In addition, fluency includes reading in phrasing (or chunks), like we talk. Prosody should be used as well. This means the reader is using appropriate rate as well as expression. 
So, in a nutshell...
Fluency=the ability to read with expression and meaning+accurate/quick decoding+appropriate rate/speed
When a reader reads fluently, comprehension can be greatly increased.
So, how do children become fluent readers? The answer is easy!
They need lots of practice reading easy texts with a high rate of repetition. Sound boring???? Not when you use poems and songs! 

I've used these for years, and my first graders would always beg to read/sing them. Here are a few ways you can use poems/songs in your classroom (or home) to build fluency, following a suggested schedule.

  • Monday:Write a poem/song on large chart paper (or smartboard) and introduce it to your class. Read it to your class during morning meeting. Words can be circled/highlighted. 
  • Tuesday: Display the poem/song again. Read it to your class. Then, use choral reading (everyone reads) to reread it. Find/highlight various sight words.
  • Wednedsay: Read the poem again. Use any of the following ideas (sing it, chant it, exercise to it, make up a slap/clap rhythm while reading, use different voices to read circled/highlighted words, etc.).
  • Thursday: Students receive their own copy of the song/poem to place in their poetry/song folder or book. This collection will grow throughout the year and become a great fluency resource they will use time and time again! 
  • Friday: Fluency Fun-students are partnered up to reread the week's poem/song. They practice it many ways (as the class practiced during the week). They may also choose to reread some favorites after practicing the week's poem/song. Call on a few partners to present the song/poem to the class. Some may exercise to it, chant it, use a monster or opera voice while reading/singing it.
Other ideas include:
  • Make a poetry/song packet. Present a few themed songs/poems to students in stapled packets. Introduce/read one each day. Students keep these in their independent reading boxes or bags.  These, and the other books in students' reading bags/boxes easily replace those morning worksheets. You will thank me a million times over when you do not have to deal with preparing/checking them anymore!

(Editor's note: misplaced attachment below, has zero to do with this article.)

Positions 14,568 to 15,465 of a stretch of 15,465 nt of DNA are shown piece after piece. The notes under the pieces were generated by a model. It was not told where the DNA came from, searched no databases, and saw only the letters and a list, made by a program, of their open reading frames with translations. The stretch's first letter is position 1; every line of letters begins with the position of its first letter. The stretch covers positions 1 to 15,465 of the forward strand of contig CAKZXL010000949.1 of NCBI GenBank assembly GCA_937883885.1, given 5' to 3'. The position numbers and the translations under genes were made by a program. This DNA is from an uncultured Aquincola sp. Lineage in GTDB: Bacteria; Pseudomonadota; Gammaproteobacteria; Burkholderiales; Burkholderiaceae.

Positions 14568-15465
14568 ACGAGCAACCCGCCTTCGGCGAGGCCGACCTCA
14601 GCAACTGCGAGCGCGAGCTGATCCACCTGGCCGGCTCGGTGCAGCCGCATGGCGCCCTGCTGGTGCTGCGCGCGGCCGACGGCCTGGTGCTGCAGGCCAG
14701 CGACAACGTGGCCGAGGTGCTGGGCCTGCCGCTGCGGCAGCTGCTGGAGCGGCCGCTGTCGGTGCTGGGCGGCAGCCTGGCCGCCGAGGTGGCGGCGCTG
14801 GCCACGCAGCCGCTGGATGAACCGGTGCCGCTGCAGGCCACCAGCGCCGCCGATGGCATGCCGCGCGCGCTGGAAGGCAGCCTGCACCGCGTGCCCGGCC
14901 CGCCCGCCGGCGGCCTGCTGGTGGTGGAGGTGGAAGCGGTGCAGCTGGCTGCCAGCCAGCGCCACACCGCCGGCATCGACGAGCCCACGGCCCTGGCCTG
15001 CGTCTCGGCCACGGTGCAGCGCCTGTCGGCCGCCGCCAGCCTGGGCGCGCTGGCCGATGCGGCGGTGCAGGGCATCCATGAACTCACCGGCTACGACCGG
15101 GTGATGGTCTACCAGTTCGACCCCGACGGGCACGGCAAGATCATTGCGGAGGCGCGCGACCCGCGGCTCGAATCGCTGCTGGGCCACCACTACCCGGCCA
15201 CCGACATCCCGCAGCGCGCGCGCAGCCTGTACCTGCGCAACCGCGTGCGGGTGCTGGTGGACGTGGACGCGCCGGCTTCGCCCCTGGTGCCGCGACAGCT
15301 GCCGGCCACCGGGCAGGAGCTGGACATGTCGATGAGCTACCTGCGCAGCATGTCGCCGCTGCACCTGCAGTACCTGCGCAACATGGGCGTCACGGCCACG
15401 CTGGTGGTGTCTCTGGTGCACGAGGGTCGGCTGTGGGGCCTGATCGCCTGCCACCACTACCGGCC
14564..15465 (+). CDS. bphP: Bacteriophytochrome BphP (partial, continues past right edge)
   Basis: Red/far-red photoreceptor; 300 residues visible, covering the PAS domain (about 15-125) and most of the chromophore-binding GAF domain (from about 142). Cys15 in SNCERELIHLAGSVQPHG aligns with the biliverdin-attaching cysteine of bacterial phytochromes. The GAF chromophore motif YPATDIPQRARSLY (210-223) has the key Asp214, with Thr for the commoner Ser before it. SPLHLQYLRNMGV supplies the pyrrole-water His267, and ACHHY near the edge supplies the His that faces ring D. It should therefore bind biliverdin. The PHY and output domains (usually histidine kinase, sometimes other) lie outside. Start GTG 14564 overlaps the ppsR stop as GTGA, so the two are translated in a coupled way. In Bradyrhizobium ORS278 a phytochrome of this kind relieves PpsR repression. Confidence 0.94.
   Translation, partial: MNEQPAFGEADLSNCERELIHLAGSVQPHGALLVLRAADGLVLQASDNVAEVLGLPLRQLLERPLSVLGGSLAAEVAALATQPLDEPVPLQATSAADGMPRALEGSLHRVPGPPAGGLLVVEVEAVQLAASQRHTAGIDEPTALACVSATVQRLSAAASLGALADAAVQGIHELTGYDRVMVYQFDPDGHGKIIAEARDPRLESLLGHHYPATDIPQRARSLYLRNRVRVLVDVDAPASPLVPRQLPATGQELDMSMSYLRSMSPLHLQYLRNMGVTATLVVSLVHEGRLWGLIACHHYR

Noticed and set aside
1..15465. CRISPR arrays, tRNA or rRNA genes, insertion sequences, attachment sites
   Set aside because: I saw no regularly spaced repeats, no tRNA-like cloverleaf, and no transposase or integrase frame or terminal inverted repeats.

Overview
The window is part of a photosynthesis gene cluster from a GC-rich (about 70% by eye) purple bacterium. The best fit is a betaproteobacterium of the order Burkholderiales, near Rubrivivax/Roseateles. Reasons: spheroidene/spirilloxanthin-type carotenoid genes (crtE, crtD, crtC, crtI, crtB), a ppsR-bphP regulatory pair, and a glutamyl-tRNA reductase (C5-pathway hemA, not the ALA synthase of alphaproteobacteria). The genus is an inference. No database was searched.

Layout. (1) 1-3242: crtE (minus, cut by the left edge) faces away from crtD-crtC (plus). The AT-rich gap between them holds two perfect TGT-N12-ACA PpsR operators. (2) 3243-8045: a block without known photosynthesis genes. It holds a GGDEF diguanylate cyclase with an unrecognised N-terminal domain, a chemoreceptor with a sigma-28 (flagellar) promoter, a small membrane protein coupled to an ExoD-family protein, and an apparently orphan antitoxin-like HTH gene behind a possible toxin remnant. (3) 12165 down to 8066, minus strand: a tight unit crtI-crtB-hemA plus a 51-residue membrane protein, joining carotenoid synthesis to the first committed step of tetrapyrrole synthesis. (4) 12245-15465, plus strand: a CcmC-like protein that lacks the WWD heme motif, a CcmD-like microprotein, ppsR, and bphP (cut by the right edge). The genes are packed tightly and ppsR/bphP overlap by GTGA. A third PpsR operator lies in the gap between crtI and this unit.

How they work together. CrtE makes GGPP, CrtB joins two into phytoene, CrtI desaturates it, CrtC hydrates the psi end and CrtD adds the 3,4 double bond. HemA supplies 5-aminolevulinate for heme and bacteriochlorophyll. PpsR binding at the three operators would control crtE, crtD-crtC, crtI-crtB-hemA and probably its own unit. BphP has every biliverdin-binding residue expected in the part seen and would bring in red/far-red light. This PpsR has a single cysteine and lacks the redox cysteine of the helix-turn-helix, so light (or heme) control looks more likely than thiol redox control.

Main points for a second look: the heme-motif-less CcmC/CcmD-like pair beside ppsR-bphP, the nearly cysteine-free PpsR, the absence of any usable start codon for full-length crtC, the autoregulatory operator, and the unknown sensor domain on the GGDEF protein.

• Use the poetry packets or folders in place of morning work. There is nothing to check and the students LOVE this (while building fluency).
  • When students finish early, they get their poems/songs.
I've included a camping-themed song packet for your to use with your child/class. Just click on the link below to get this FREE resource. Enjoy! 

Don't forget to click on Erin's wonderful blog at Mrs. Beer's Language Arts Class below to continue to the next stop on the blog hop. 

Keep on hopping! 

Monday, June 15, 2015

Change is VERY Good!

Change Is Good! Last school year, I accepted a reading specialist position in the same school where I taught first grade for the past 13 years. I wanted this position for quite some time, but I have to admit I was a bit apprehensive about interviewing for it. My inner voice went crazy with "what ifs", but I went for the position anyway. 

I just finished up my first year as a reading specialist, and I am SO glad I made the change. Every day has been (and continues to be a new adventure), but I love it. So, if you are contemplating a change, don't be afraid! 

Other than that major life change, some minor changes happened as well. The blog name changed to "That Literacy Blog". I also joined a literacy group called "The Reading Crew", and I decided to begin blogging again, beginning with a Summer Kick-off Blog Hop that will begin on June 19th and will last until June 21st. So, be sure to follow the link at the end of this post to visit another literacy-centered blog with great tips to prevent summer slide. You will then hop to more literacy blogs, each with great tips to prevent summer slide, a  chance to win a $25 TPT gift certificate and many FREE literacy resources! Be sure to check back and join the hop.